Research teams at two prestigious universities announced a major feat of biological alchemy this week: They've taken ordinary human cells and turned them into cells with all the characteristics and promise of embryonic stem cells.
This entirely new way to derive what the researchers are calling induced pluripotent stem (iPS) cells uses neither eggs nor embryos. Instead, it reprograms body cells, reactivating genes that return them to the undifferentiated state characteristic of "conventional" embryonic stem cells.
If the new technique holds up, it will also reprogram the science and politics of stem-cell research.
Consider first the technical advance that so-called "direct reprogramming" represents. It starts with bits of skin - biological materials that are plentiful and readily available, instead of eggs that have to be extracted from women with invasive and risky procedures. Nor does it require embryos, whose destruction evokes strong objections from some religious conservatives.
What's more, direct reprogramming promises to deliver the benefits that cloning-based stem-cell research was thought to offer, without its major risks. It could yield disease-specific stem cells that would be valuable in screening drugs for safety and efficacy, or in studying early disease processes. If researchers can learn to control the differentiation and prevent the tumor-forming tendencies of iPS cells - the same challenges they face with other sorts of embryonic stem cells - then the new method could someday be used to produce patient-specific treatments or replacement tissues that wouldn't trigger immune reactions.
If direct reprogramming fulfills these expectations, it will be difficult to argue for continuing to experiment with cloning techniques that require large numbers of women's eggs and increase the chances of unauthorized efforts to create a cloned human being.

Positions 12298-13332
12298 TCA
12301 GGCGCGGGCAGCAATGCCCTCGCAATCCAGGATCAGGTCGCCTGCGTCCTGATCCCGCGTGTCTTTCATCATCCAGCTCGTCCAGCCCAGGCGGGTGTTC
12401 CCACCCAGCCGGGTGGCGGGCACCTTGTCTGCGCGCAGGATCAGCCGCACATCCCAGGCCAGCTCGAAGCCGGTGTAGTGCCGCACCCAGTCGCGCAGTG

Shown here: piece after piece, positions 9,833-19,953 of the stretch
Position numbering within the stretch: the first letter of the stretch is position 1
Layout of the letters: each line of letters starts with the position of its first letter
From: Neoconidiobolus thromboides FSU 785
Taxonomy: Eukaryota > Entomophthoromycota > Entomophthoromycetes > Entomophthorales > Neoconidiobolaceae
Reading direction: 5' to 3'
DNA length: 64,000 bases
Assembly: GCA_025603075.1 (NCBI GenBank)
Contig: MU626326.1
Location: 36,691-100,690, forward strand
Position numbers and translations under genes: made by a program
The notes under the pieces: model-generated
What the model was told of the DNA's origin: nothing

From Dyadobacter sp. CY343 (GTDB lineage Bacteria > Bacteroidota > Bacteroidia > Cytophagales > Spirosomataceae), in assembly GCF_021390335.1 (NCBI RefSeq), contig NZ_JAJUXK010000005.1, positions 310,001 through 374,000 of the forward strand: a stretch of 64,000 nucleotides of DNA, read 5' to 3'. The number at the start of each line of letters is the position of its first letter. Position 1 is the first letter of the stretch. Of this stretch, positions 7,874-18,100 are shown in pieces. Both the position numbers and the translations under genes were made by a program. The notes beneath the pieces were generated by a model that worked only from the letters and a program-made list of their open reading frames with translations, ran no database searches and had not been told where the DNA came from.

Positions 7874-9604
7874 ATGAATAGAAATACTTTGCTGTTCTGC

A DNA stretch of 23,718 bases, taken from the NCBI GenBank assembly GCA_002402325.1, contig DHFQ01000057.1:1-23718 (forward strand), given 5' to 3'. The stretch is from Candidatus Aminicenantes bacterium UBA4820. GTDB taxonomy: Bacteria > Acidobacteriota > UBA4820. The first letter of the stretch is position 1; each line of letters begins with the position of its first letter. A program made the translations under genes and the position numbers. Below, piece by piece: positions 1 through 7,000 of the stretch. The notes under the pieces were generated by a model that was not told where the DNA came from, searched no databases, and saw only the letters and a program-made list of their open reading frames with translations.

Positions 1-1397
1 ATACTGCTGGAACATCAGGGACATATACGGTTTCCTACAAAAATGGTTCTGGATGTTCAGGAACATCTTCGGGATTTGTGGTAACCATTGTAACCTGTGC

In fact, Ian Wilmut of Dolly-the-cloned-sheep fame reached that very conclusion last week, and announced that he'll no longer participate in what scientists had been calling the "cloning race." Since Wilmut leads one of the handful of cloning research teams in the world, and holds one of only two licenses in the United Kingdom to work on cloning techniques, his decision has practical as well as symbolic meaning.
Of course, many technical hurdles remain before iPS cells are ready for the doctor's office. But the work seems to be moving extraordinarily quickly. There's been little progress in cloning research over the past 10 years. Although primate embryos were finally cloned for the first time earlier this month, it still takes hundreds of eggs to produce a stem-cell line, across all the species that have been cloned. By contrast, researchers were able to transfer their success in direct reprogramming in mice to human cells in less than six months.
In short, the technical prospects of direct reprogramming are overwhelmingly positive. And its political promise is also enormous. It could smooth the contention and polarization that have marked the stem-cell debate, disconnect the stem-cell issue from culture-war battles over embryo politics and abortion rights, and put an end to the use of embryonic-stem-cell research as a political wedge issue. We can even hope to see policy-makers move forward with much-needed oversight of emerging biotechnologies, including a federal ban on human reproductive cloning.
What lessons about politics and science should we take from this turn of events? Some may be tempted to argue that political values should be kept out of decisions about scientific research and new technologies. But that would be a mistake. There's a right way and a wrong way to join politics and science; the stem-cell debate offers a prime example of how not to do it.
Partisan political expediency doesn't belong in science. But we do need thoughtful debate, nuanced decisions, and careful policy-making on human biotechnologies. And we surely want to bring into these considerations our best sense of the technologies' likely social consequences, and our commitments to human rights, social justice and the public interest.
Marcy Darnovsky is associate executive director at the Center for Genetics and Society in Oakland. She wrote this article for the Mercury News.
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